Canadian-owned Maple Leaf Foods has announced fourth-quarter results for 2007, which revealed an 11% increase in Bakery Product Group sales to $393m (£200m) up from $355m (£180m) in the last quarter of 2006.The group does not separate out the earnings of its UK divisions. In the past two years Maple Leaf has acquired five UK businesses: the Harvestime bakery in Walsall in 2006, Avance (UK) and the French Croissant Company in December 2006, La Fornaia in August 2007 and the Bernard Matthews bakery in Dunstable in November 2007.Adjusted operating earnings for the year rose 16% to $116.7m. Maple Leaf’s report said: “In the UK, the benefits of price increases were not sufficient to offset the impact of higher input costs and investments in promotion and advertising. However, these headwinds were offset by the positive contribution of acquisitions and organic growth in bagel and other speciality bakery categories.”The company expects to see continued growth in the speciality and bagel markets.Marketing and innovation director Guy Hall said the firm will launch new products in its New York Bagel range this year.Hall added: “The general sentiment would be that we’ve had stable economic conditions for 10 years but in the last 12-18 months it has been turned on its head. What the future holds we cannot say. We’re into choppy and uncertain waters. If we’ve got one overriding concern it’s the cost of price increases coming into the business.”Maple Leaf has negotiated price rises with its customers, including the major retailers, he added.
2SHARESShareShareSharePrintMailGooglePinterestDiggRedditStumbleuponDeliciousBufferTumblr,John Pembroke Since joining CUES in March 2013, John Pembroke has played a leadership role in developing and launching a new direction in CUES’ strategy, branding and culture. Under his guidance, CUES … Web: www.cues.org Details Many people thought the pandemic’s disruption would be short-lived. When many credit unions closed their branches this spring, few dreamed that reopening them would happen at a time when the number of virus cases in many states would be on the upswing. In all, it now seems like we may be operating in a world held hostage by the coronavirus for quite a bit longer.Out of necessity, everything digital is getting a boost. By popular demand, everything digital is getting better. Video meeting tools have vastly improved. Work-from-home capabilities have been fostered. And digital learning is also on the upswing in both quantity and quality.Institutions ranging from Harvard to local school districts are going all-online this fall. Other learning programs, including a great number of credit union events traditionally held in-person, are being offered virtually. While the in-person classroom experience is something people relish, online learning is an increasingly effective way for credit union executives and staff to learn what they need to know to move their credit unions forward. Online learning gives people a sense of accomplishment when other learning is impossible. We at CUES expect online learning to continue to be a greater percentage of all education in our industry even once COVID-19 is defeated. As a perk, online learning is uniquely trackable, giving HR managers and supervisors useful reports and ideas about next steps for team members’ learning than can be generated when learning is done in person.My staff and I would like nothing more than to see our members and other credit union industry leaders learning together in-person again. We’ll make that possible as soon as it safe to do so. But while the pandemic lingers, we’re pleased to be part of the effort to make online learning more readily available and more effective.As CUES VP of Membership Jimese Harkley, CUDE, J.D., explains in her most recent column, CUES is currently expanding its Elite Access Virtual Classroom offerings. These virtual courses include two coming up on how to lead differently and how to manage third-party data breaches. Each features a live presenter who can answer participants’ questions in real time, plus opportunities to work in small groups with others in the class. I benefitted from attending an Elite Access session on uncovering unconscious bias, which is now free to anyone. I hope to see you registered for a future course and welcome your feedback about your experience.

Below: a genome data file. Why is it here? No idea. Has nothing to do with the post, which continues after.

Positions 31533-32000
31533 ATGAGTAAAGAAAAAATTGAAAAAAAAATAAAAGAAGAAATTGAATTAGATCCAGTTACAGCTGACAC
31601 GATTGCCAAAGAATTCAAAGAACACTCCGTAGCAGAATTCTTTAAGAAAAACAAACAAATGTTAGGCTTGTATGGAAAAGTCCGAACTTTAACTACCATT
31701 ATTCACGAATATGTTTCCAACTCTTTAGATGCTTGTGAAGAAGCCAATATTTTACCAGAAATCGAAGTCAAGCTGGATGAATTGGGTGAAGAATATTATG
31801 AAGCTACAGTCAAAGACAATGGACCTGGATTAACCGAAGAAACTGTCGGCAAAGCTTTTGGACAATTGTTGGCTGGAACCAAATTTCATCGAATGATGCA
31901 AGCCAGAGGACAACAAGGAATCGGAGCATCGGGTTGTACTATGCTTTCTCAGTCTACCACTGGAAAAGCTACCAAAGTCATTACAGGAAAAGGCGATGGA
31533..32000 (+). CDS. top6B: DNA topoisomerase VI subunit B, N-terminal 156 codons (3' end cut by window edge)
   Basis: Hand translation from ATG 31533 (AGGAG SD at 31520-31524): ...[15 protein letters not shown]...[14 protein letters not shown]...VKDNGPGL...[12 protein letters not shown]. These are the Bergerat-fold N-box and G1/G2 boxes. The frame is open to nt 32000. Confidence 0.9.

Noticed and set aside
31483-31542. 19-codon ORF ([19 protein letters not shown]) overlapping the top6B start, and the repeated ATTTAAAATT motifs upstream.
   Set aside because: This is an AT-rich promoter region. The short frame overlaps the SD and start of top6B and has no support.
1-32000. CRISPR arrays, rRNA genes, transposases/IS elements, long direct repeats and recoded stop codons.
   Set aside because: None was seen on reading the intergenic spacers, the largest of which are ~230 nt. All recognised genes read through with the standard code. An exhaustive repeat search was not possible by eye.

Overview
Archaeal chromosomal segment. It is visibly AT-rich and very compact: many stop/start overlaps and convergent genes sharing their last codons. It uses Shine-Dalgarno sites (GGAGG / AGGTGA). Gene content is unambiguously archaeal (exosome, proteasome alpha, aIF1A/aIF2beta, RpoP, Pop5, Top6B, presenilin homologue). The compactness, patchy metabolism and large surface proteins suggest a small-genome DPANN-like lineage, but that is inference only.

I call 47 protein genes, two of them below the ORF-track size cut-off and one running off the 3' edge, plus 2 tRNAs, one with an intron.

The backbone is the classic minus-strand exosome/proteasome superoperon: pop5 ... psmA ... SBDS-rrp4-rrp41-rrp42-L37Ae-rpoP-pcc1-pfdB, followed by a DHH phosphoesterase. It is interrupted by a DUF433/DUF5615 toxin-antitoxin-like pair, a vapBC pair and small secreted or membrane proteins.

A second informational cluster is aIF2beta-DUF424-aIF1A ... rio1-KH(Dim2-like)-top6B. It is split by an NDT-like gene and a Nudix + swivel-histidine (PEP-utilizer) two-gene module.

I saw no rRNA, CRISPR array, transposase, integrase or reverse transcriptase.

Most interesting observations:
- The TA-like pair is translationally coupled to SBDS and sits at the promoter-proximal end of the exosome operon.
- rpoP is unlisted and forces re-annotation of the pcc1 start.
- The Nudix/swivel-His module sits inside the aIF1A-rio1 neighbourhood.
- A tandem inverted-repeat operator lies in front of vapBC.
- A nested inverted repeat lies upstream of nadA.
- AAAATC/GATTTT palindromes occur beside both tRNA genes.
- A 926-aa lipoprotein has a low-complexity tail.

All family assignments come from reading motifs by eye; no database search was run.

AddThis Sharing ButtonsShare to FacebookFacebookShare to TwitterTwitterShare to MoreAddThisThe Hospice of Michigan’s Walk and Remember 5k is just around the corner. This Saturday to be exact! But before participants take on the walk they have to enjoy some fresh lemonade.Come and get your lemonade! That’s what little Gracelyn Gohlke and her sister, Riley requested.In honor of the upcoming Hospice of Michigan’s Walk and Remember 5k run and in remembrance of their grandmother, Debbie Anschuetz the two granddaughters of Cliff Anscheuetz hosted their second ‘Nana Lemonade Stand’ to help raise funds for the event.Not only was lemonade and cookies on the menu, there were also drawings of butterflies too. Being raised in a house full of girls Golhke said there are important lessons she learned from her mother that she wants Grace and Riley to pass down to their own children.Mrs. Anschuetz died 7 years ago of ALS. Despite never getting the chance to actually meet her nana, little Gracelyn knows exactly where she lives today.AddThis Sharing ButtonsShare to FacebookFacebookShare to TwitterTwitterShare to MoreAddThisContinue ReadingPrevious Art Vision Finally Coming to LifeNext What’s Trending for June 14